What’s Next for GDPR?

Four years on and much has changed. We spoke to five industry experts about the impact of GDPR and what we can expect from new data protection legislation. 

On 25 May 2018, the European Union introduced the General Data Protection Regulation (GDPR) to legislate data protection and privacy. The legislation enforced compliance through robust consent requirements, the ‘right to be forgotten’, and mandatory breach notifications, to name just a few. 

Four years on and much has changed – the UK has officially left the EU and is set to impose its own data protection law. Reflecting on the regulations and looking to the future, eWeek UK spoke to five industry experts about the impact of GDPR and what we can expect from new data protection legislation.

GDPR: Friend or Foe?

Over the past four years, GDPR has undoubtedly divided opinion. Andy Swift, Technical Director of Offensive Security at Six Degrees, reflects on how “despite some critics saying the regulation doesn’t do enough to enforce good practices, the fact is it has been effective in raising awareness around data protection”.

He adds: “Ultimately, GDPR is still very young. It has provided important awareness and structural guidance throughout its four years of existence, and I anticipate that its presence and impact will grow as non-compliance fines become more prevalent.”

Kevin Kelly, Vice President & General Manager, Global Compliance Solutions at Skillsoft, agrees that “GDPR has prompted significant improvements in the governance, monitoring, awareness, and strategic decision-making regarding the use of consumer data”.

However, whilst GDPR did raise awareness for these important issues, others are more critical about the regulations.

“Although GDPR introduced rules on how such organisations should handle and protect this data, it arguably did not go far enough as it does not specify exactly what businesses can and cannot do with their customers’ personal information,” argues Michael Queenan, CEO and Co-Founder of Nephos Technologies. “For individuals, therefore, there is a huge loss of control over their data.”

Reforming Data Protection in the UK 

Eighteen months on from Brexit, the UK government has announced a new Data Reform Bill to redefine data protection separately from the EU.

However, as Donnie MacColl, Director of EMEA Technical Services at HelpSystems, explains: “At present, the Bill is more of a statement of intent rather than policies that are set in stone. It remains to be seen how the government will move forward as further detail emerges.”

Richard Orange, Vice President EMEA at Exabeam, furthers: “However, we do know that it will be important to be able to regulate data sovereignty from country to country, as this may become a challenge. Regions across the UK will need to find commonality and work cohesively for any reforms to be effective.”

“A new data privacy strategy could offer huge benefits to businesses as well as individuals,” adds Queenan. “Being a ‘data protector’ is increasingly becoming a badge of honour. We are seeing consumers making deliberate choices about which companies to transact with based on their data privacy and management practices. The increased fines for non-compliance proposed with the new Data Reform Bill will only reinforce this and force all businesses to be responsible with personal data and use it with the individual in mind, rather than for their own gains.”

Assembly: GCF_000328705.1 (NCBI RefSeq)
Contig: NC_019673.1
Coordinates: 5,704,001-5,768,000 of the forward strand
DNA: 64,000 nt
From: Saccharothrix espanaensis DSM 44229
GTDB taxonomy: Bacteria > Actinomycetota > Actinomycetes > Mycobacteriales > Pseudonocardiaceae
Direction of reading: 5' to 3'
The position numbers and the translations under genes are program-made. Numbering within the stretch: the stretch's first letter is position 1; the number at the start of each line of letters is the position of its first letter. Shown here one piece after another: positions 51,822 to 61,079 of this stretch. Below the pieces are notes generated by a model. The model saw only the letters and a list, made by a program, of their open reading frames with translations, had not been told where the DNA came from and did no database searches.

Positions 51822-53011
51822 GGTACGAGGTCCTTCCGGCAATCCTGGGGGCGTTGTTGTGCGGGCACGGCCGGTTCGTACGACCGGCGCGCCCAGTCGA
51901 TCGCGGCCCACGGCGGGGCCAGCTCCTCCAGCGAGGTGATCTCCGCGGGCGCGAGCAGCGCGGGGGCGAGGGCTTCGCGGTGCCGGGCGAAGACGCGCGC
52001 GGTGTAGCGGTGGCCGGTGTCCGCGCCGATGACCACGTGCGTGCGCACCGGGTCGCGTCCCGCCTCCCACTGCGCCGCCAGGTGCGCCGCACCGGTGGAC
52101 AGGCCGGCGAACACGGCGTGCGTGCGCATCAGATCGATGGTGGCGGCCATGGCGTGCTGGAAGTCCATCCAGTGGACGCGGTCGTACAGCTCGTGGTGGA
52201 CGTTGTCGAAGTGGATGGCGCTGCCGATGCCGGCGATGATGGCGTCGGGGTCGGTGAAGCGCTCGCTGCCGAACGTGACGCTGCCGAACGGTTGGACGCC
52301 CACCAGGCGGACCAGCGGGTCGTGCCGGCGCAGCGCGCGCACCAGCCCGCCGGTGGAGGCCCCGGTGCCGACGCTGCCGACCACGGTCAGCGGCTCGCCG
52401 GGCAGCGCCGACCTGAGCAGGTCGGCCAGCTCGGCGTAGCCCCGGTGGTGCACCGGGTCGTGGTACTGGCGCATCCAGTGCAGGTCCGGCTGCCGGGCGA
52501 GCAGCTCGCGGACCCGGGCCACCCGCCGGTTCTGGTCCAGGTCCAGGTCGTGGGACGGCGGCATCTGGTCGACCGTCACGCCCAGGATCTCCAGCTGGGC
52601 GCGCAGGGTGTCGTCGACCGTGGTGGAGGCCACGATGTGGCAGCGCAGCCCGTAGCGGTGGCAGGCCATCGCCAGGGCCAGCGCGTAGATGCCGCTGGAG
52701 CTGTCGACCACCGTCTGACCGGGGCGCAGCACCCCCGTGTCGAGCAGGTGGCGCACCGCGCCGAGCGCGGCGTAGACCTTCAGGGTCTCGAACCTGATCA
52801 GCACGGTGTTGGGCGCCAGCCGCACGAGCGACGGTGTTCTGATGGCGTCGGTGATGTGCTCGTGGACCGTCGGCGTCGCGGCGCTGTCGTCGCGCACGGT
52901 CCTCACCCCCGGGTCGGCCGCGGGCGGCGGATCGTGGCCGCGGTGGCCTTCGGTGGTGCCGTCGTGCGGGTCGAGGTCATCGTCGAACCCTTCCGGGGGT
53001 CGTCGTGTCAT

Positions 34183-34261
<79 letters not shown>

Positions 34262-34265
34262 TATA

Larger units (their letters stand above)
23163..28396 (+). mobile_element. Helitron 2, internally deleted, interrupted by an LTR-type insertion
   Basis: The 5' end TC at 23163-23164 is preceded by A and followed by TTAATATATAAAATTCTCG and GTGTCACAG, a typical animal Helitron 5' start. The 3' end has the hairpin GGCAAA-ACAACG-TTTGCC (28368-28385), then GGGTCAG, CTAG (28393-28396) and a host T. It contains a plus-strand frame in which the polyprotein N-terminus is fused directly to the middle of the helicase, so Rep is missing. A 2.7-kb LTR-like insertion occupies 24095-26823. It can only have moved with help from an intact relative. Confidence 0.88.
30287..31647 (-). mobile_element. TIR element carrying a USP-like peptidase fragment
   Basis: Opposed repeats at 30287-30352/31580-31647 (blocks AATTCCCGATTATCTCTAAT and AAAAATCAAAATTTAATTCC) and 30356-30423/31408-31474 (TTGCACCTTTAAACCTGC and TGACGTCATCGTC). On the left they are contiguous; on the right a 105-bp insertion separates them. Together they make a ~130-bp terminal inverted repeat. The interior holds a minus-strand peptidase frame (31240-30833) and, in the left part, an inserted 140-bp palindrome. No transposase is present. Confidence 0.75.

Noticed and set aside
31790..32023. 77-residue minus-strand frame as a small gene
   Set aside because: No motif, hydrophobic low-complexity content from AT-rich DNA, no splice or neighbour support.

Compliance is Key

No matter what the future has in store for UK data protection, it is essential that organisations stay compliant to avoid being hit with a torrent of fines and penalties.

To conclude, Kelly shares his checklist for remaining compliant:

1. Have you made it clear that your organisation is taking GDPR seriously? Raising awareness will help you to educate the entire organisation about procedural and operational directives – and ensure that your team has a clear understanding of your expectations regarding compliance.

2. Have you suspended all non-compliant data collection? At this point, the answer should be a resounding ‘yes!’. But also ensure that your organisation continues to put policies and procedures in place to allow the acquisition of legitimate consent – wherever and whenever data is being collected.

3. Do you identify and log all current data? Without an understanding of what data you have collected from individuals, you cannot implement data handling and storage procedures that are genuinely effective. Make sure that you continue to perform audits of the data you are collecting for a complete understanding.

4. Do you continuously review your data practices? Though you may be in compliance with GDPR now, it is imperative that you continue to review your data practices. Ask yourself if your current governance practices are sufficient enough to comply with GDPR. Especially pay close attention to overseas movement of data to ensure storage and processing remains on the right side of the law at all times.

5. Have you clearly communicated your intentions to your employees and customers? Create/redesign your organisation’s literature to clearly communicate the rights of individuals when it comes to their personal data. Take every opportunity available to you to reiterate your commitment to protecting personal data.

6. Do you have a data protection officer (DPO)? Who is your DPO? Every organisation should appoint one to ensure you are properly applying relevant laws protecting individuals’ personal data.

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